Lisa brings to Clear Thoughts Foundation her personal experiences of dealing with the tragedy that comes from having lost both her husband, Matthew, and her father-in-law, Frank, to Fronto-Temporal Dementia. After graduating from The University of Michigan and then marrying in 1989, Lisa and Matthew began building a happy life together full of travel, music, and dear friendships, and were lucky to have spent an entire year circumnavigating the globe side by side. When they were ready to settle down, they were blessed with two incredible daughters, Olivia and Ruby, and Matthew loved working as a doctor in the Pittsburgh area while Lisa stayed home with their girls and continued pursuing her passion as an artist. In 2000, when Matthew’s father died after suffering for several years with an aggressive form of dementia (which was later diagnosed in an autopsy as FTD), they had no warning that Matthew would also become ill from the same disease ten years later at the incredibly young age of 45.
Matthew passed away shortly after his 50th birthday in 2015, leaving behind a family devastated by the effects of FTD. The couple had just celebrated 25 years of marriage, the last five of which were spent struggling to adjust to the ever-changing symptoms this disease wreaks upon its victims. FTD took away Matthew’s personality; his ability to first read and write, then speak; his knowledge of how to care for his own body or even feed himself; and his mobility. Worst of all, it took away the future Matthew deserved to enjoy as a father to his daughters: who were just 8 and 11 when he had to retire from his medical practice, and young teenagers when he was moved into a memory care facility. Even as debilitated as he was, though, Matthew’s eyes still lit up when he saw his girls walk in the door for visits; and it was this glint of his former self which gave Lisa the strength to carry on from day to day, although she feared the time when he would no longer recognize those who loved him so dearly. As it was, Matthew died with his wife and mother at his side before the next stage of the disease erased those most basic memories. His inevitable death was expected, for there is no other outcome at this time when one is stricken with fronto-temporal dementia, but it was still too soon to say goodbye.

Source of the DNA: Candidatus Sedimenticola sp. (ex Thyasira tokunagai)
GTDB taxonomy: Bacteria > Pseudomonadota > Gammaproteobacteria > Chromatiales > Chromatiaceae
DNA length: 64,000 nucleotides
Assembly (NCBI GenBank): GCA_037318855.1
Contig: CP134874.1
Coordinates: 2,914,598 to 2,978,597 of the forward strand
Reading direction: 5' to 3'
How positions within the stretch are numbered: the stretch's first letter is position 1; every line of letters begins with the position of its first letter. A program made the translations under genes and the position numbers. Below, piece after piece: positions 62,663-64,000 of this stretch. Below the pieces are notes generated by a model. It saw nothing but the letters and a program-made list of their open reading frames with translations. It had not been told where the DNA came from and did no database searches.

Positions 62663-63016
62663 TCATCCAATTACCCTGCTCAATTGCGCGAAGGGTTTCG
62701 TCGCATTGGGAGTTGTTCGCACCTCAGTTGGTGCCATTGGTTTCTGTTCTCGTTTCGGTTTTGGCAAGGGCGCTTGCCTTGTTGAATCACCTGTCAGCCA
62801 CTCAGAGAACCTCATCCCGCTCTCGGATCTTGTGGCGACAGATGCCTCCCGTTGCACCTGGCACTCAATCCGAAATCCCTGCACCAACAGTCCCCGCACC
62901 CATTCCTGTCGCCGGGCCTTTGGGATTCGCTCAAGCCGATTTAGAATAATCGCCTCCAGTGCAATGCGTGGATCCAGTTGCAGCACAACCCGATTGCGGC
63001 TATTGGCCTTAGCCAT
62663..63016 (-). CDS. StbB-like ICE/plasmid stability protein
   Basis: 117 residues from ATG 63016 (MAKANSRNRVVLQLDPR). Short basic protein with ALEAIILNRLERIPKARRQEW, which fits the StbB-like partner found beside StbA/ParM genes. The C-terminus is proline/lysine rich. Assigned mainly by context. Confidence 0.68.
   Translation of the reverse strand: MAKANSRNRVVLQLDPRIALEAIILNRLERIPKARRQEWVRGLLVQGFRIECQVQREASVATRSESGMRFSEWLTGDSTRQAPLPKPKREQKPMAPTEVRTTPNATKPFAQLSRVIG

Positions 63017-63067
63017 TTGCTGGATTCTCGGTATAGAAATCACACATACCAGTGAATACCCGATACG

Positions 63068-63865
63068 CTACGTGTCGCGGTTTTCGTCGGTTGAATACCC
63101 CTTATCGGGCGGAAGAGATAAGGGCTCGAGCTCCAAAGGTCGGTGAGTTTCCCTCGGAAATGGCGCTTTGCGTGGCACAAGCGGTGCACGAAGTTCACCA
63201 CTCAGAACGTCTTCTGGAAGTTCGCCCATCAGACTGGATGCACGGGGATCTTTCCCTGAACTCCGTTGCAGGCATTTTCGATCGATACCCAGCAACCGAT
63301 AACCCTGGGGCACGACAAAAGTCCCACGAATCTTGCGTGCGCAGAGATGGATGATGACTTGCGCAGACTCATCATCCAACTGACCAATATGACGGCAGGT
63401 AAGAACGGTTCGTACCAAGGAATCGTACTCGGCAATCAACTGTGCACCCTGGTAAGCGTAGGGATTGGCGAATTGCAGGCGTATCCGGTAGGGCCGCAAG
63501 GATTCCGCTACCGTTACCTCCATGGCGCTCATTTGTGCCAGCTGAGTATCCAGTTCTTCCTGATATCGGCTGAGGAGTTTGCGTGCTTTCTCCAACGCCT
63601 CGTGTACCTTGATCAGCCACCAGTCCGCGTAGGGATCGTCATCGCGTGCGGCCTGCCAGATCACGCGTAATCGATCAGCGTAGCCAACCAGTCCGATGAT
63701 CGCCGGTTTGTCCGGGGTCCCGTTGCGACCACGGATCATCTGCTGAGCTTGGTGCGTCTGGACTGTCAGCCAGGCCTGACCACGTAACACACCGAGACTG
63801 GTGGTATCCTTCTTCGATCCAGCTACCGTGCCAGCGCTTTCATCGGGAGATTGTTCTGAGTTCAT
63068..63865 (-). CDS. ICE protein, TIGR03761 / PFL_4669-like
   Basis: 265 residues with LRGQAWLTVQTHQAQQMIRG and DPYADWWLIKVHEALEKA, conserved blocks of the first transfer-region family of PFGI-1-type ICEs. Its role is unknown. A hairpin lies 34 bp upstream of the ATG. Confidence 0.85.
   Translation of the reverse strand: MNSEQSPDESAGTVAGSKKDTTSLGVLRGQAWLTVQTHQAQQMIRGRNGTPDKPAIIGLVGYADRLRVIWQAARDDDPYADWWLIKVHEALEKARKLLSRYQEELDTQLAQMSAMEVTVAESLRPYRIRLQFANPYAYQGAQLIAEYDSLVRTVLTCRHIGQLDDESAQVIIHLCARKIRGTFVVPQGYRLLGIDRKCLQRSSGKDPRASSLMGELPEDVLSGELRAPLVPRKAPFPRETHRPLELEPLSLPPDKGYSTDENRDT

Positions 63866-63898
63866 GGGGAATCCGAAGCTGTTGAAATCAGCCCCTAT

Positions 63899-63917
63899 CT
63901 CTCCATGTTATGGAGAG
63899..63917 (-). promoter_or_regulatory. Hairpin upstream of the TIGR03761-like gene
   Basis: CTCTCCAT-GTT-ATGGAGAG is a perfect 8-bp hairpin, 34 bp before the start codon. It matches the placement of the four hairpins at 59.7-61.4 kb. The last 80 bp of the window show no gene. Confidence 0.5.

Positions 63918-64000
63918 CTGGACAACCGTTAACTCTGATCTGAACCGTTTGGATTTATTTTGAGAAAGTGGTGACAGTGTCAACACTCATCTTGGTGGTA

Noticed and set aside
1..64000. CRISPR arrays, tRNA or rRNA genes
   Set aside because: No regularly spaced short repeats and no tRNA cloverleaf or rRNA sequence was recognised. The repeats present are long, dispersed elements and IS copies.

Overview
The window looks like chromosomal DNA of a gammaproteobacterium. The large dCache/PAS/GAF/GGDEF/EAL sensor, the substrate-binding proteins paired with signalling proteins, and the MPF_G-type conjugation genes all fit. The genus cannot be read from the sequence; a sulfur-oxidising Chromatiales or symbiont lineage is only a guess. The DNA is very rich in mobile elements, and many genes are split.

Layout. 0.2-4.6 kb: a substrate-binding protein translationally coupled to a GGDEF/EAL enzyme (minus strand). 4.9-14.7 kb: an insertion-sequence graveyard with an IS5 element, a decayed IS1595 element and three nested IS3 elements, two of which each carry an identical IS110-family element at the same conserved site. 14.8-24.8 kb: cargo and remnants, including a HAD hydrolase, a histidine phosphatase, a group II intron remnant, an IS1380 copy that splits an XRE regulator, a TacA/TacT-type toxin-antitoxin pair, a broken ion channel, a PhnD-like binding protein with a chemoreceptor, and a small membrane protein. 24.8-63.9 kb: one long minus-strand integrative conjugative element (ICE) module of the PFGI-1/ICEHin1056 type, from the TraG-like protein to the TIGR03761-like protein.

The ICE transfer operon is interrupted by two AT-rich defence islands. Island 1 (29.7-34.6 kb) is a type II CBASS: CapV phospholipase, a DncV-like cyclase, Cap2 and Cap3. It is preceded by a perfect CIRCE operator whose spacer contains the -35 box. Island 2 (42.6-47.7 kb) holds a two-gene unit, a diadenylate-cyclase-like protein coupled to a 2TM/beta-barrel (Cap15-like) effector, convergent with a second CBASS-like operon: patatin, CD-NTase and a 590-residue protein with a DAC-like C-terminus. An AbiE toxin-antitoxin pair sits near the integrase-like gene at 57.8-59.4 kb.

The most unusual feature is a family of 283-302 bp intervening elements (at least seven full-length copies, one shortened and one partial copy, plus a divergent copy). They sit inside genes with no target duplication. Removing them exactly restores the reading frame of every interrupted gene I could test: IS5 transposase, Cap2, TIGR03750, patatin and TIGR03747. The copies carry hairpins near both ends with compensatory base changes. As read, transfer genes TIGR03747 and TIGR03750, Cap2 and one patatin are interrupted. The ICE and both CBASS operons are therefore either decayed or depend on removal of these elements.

Lisa has acted as a keynote speaker for the Pittsburgh Alzheimer’s Association, and has participated in a video for Clear Thoughts Foundation to raise awareness of fronto-temporal dementia and its effect on families.
In Lisa’s words ….“Finding a cure for FTD is on my mind each and every day. At any age the diagnosis is devastating, as I have witnessed in the loss of my father-in-law, who was in his mid-sixties when he died. Few people are aware that dementias such as this can also afflict younger men and women in the prime of their lives, but as the population grows this fact will unfortunately become increasingly common, with more and more families left reeling from this sad reality. I had no choice but to watch my school-aged children become caregivers for their father, and cannot explain in words how depressing and scary that was, and still is: because the repercussions of what life became for all of us will forever be part of our very being. Losing a loved one to FTD means grieving for years and years long before death ever takes place. It is one thing to HOPE for a cure, or at least a treatment which will slow down the progress of dementias such as FTD, but we must all DO something if we really expect that miracle to occur. I was married for half my life to a doctor, and know that funding research is the answer. I am proud to be affiliated with Clear Thoughts Foundation for the sake of my children, and my children’s children. Clearly, we are on the right path to finding a cure.”